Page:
All right, document security. That’s the number 6. I think this is something that people take for granted that their content is secure, but they’re not really sure how secure that content is. OneDrive for Business, I think, has some good practices within its library. When you upload documents, it’s not shared with anyone. You have to explicitly decide to share with people, and you can easily determine who has access to what content, so you know something is being exposed external to your organization to other people in your company. There’s a special folder in there that you can say, “Everyone within my organization, I want to give them rights to that.” You can put things into that special folder, or you can create your own folder that has those permissions. You can just like everything in SharePoint, you got inheritance of permissioning. If you create your own folder, you can decide who has permissions to that folder, and everything that goes into that folder will have the same permission, unless you explicitly override it.

All right, number 7, harvest knowledge. I think one of the things that we don’t realize that happens in companies is people can easily keep content sitting on their desktop. They leave the organization. People will format the drive, put it back into the pool of laptops, and meanwhile we lost some content because it never went up into the enterprise store. If you get into that practice of instead of putting things in my documents folder or putting it on the desktop and putting it inside of OneDrive or SharePoint, then that content stays with the company. As changes are being made, I don’t have to remember to copy it back up. It’s automatically synchronized and backed up. Also, I was talking about this before, you have all your files in one place, either in OneDrive or SharePoint, and if you’re using other [inaudible 00:21:09] like Dropbox then you have to be [inaudible 00:21:11] in multiple public clouds versus one.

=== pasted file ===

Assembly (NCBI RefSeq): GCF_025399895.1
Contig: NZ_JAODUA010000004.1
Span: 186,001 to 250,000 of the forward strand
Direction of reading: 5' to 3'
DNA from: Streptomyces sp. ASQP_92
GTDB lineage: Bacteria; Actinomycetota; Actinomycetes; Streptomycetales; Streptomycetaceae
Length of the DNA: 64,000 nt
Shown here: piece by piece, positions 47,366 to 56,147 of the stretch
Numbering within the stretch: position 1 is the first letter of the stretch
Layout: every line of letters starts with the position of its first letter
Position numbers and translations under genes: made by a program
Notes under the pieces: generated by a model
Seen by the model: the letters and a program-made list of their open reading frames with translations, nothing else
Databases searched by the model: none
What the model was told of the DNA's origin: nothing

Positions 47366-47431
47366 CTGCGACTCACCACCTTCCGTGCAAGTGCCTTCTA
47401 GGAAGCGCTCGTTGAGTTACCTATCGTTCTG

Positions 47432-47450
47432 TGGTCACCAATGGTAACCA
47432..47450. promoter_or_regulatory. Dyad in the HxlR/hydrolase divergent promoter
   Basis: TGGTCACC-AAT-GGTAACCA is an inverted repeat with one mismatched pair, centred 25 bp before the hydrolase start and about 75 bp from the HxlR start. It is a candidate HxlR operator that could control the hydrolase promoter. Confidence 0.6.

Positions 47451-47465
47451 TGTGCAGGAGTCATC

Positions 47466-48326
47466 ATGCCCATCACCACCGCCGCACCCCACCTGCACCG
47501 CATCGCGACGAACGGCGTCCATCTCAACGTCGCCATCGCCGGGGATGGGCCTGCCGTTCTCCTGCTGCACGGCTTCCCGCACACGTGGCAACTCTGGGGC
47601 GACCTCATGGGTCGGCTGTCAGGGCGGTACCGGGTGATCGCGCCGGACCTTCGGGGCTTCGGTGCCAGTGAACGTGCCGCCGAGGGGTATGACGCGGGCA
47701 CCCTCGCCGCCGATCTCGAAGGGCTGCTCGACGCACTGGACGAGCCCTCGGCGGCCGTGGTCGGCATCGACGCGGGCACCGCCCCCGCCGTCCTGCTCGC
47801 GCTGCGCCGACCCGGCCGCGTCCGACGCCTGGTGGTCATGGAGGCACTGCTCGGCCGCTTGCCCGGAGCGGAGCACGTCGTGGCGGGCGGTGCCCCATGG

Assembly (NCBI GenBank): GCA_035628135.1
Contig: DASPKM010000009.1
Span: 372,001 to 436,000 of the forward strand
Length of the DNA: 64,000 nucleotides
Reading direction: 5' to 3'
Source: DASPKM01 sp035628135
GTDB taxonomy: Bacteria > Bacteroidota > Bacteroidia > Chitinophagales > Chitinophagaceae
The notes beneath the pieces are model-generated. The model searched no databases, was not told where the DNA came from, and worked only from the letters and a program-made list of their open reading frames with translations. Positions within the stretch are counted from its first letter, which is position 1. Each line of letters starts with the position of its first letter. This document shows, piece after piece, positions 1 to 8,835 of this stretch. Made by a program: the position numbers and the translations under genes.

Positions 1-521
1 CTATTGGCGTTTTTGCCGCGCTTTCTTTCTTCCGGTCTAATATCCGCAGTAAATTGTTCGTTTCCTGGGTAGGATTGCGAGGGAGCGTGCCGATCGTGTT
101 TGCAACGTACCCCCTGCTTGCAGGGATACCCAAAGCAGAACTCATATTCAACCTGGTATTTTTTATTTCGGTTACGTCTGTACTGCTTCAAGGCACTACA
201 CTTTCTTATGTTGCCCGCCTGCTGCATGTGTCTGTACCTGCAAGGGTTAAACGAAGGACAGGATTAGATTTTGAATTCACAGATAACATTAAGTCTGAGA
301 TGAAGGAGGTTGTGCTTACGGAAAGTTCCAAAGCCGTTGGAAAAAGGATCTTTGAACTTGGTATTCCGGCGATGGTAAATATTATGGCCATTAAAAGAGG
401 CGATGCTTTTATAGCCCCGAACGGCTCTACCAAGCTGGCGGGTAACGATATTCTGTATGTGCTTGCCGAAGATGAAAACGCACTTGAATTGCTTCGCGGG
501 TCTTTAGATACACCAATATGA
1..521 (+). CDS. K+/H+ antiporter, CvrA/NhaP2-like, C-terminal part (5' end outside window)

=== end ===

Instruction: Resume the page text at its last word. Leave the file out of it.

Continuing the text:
Number 8, I have in air quotes unlimited space, so if you go and look at the specs. You get a terabyte of space, and sometimes you hear it termed as unlimited space. I actually had a dialogue with Microsoft, and I said, “Well, I hear you have unlimited space.” The comment was 1 terabyte is practically unlimited for most users, so maybe there is a day there is truly unlimited, but to date it’s a terabyte. I haven’t found anyone to date that’s complained about not having enough space in their OneDrive. You think about if you’re going to be synchronizing that, you probably don’t have a terabyte of stuff you want to be synchronized. This is a really nice benefit. When you have Microsoft 365, you’ve got a certain amount of space that’s available to you when you create sites and store content. This augments that space. You have quite a bit of space that you can store documents, so it’s great to have so much space available to you.